Beekeeping Podcast #8: The Late Night Jive

We sat down later in the evening to record the show than we normally do. This late-night jive has a more relaxed (if that is possible) feel to it – and more interruptions: lights going off, doorbells ringing, echoey sound and general tomfoolery.

Why not read our #BeekeepingBookClub book – The Honeybee Democracy

We’re going to the National Honey Show so let us know if you are too

 

 

05:00 – 10:00 : Introducing a new addition to Tracey’s family member.

10:00 – 15:00 : European Foulbrood found in Wimbledon. Visit this link to find out how to spot it here – http://www.nationalbeeunit.com/public/beekeepingFaqs/europeanFoulbroodEfb.cfm

15:00 – 21:00 : What’s Tracey been up to in her apiary.

21:00 – 23:00 : Do we baby our bees?

23:00 – 3200 : Winter treatments

32:00 – 37:00 : Tracey hearts hefting and Paul hates mice

37:00 – 43:00 : Strapping hives

43:00 – 45:00 : Winter cleaning begins

45:00 – 51:00 : The National Honey Show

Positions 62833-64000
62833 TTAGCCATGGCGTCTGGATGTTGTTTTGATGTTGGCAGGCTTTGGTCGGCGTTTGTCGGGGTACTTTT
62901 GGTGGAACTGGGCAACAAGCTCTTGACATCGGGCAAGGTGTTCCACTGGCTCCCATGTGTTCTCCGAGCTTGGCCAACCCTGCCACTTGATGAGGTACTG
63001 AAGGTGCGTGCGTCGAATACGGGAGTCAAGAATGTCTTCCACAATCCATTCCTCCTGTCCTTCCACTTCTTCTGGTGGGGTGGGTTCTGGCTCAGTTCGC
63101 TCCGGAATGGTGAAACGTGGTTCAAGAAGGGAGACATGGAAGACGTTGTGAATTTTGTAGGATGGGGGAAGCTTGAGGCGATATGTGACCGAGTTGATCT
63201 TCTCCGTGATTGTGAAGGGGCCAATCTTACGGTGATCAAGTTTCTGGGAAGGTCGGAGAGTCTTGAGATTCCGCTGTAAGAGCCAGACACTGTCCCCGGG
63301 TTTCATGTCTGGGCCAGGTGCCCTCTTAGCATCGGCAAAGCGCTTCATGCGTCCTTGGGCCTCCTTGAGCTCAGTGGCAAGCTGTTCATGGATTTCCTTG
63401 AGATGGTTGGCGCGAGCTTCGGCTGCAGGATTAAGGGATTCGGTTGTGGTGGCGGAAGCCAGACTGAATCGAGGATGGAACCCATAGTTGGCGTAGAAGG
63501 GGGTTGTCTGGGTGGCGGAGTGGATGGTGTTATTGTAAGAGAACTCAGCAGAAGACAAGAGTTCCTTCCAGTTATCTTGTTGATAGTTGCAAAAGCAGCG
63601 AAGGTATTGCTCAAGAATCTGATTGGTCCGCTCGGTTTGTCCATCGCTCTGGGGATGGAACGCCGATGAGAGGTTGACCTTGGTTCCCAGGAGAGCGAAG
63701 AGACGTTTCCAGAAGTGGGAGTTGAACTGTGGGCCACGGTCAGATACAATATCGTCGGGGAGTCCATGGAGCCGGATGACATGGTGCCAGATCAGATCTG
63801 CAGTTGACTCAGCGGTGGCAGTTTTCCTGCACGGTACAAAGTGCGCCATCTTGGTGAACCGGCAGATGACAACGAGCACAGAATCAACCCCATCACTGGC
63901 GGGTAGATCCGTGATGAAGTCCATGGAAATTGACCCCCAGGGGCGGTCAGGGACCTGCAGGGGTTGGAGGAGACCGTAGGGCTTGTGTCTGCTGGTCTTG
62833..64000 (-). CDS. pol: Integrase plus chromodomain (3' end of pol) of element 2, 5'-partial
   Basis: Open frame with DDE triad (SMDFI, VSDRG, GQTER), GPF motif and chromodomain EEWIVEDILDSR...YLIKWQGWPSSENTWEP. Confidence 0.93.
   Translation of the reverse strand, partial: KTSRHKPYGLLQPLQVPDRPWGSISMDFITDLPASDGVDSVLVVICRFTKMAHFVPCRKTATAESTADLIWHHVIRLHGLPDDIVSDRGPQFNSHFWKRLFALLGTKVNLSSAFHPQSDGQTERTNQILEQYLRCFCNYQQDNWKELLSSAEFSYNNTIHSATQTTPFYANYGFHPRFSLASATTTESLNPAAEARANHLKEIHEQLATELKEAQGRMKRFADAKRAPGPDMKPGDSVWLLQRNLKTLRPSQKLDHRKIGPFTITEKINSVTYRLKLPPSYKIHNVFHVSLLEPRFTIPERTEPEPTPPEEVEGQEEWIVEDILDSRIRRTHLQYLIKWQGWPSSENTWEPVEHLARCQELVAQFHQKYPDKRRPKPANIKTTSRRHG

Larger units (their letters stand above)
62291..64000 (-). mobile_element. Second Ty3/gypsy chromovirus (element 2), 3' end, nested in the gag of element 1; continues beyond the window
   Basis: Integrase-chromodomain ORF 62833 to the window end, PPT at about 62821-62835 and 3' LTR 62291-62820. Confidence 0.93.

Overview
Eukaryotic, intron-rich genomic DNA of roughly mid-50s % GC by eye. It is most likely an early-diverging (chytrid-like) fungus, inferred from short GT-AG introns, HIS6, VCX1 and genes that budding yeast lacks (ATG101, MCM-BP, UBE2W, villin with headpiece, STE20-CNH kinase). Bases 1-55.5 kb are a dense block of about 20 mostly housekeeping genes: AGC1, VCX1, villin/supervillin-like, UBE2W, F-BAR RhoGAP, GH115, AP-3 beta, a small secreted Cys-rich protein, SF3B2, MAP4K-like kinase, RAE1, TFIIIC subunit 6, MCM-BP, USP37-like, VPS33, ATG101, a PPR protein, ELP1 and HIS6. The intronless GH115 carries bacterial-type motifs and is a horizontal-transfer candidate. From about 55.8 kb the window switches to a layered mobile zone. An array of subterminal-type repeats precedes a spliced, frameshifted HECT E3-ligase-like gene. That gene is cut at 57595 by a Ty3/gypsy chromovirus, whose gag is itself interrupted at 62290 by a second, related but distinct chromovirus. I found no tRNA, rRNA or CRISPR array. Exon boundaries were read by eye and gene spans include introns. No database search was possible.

51:00 – 54:00 : Why you should attend you’re winter beekeeping meetings

54:00 – 59:00 : British Beekeeper Associations exams

Spoon playing https://www.youtube.com/watch?v=POvLaziUsTo

59:00 – 1:06:00 : Stuff to do over winter

1:06:00 – 1:10:00 : #BeekeepingBookClub : The Honey Bee Democracy by Thomas Seeley

Visit our beekeeping blog at thebeehivejive.com

Follow us on twitter @thebeehivejive

 

Episode 7 Pushing up daisies

In this episode of the Beehive Jive Tracey and Paul wrap up our queen rearing year by discussing our learnings acquired trying to establish a queen rearing program in our apiaries.

We also talk about what is happening in our apiaries and beekeepers’ educational programs.

00:00 – 02:00: What’s up with Paul’s bees

02:00 – 00:00: Using Bee-Quick to clear supers – http://www.bee-quick.com/

06:00 – 07:00: Getting nucs ready for winter

07:00 – 12:00:  BBKA education program – https://www.bbka.org.uk/learn/

12:00 – 16:00: What’s happening in Tracey’s honey mines

16:00 – 21:00: Treatments

21:00 – 25:00: The Ivy flow is coming

What did we learn about queen rearing this year.

25:00 – 31:00: Queen selection and grafting

33:00 – 40:00: Mating nucs learnings

40:00 – 43:00: Does rearing queens change your approach to colony management

43:00 – 49:00:  Culling queens & queen selection

49:00 – 51:00: Disappearing queens

51:00 – 52:00: Cell building plans for next year.

53:00 – 1:16:00: Queen rearing isn’t a linear process.

1:16:00 – 1:24:00: Rating our beekeeping year.

Links:

Visit our occasional beekeeping blog – http://www.thebeehivejive.com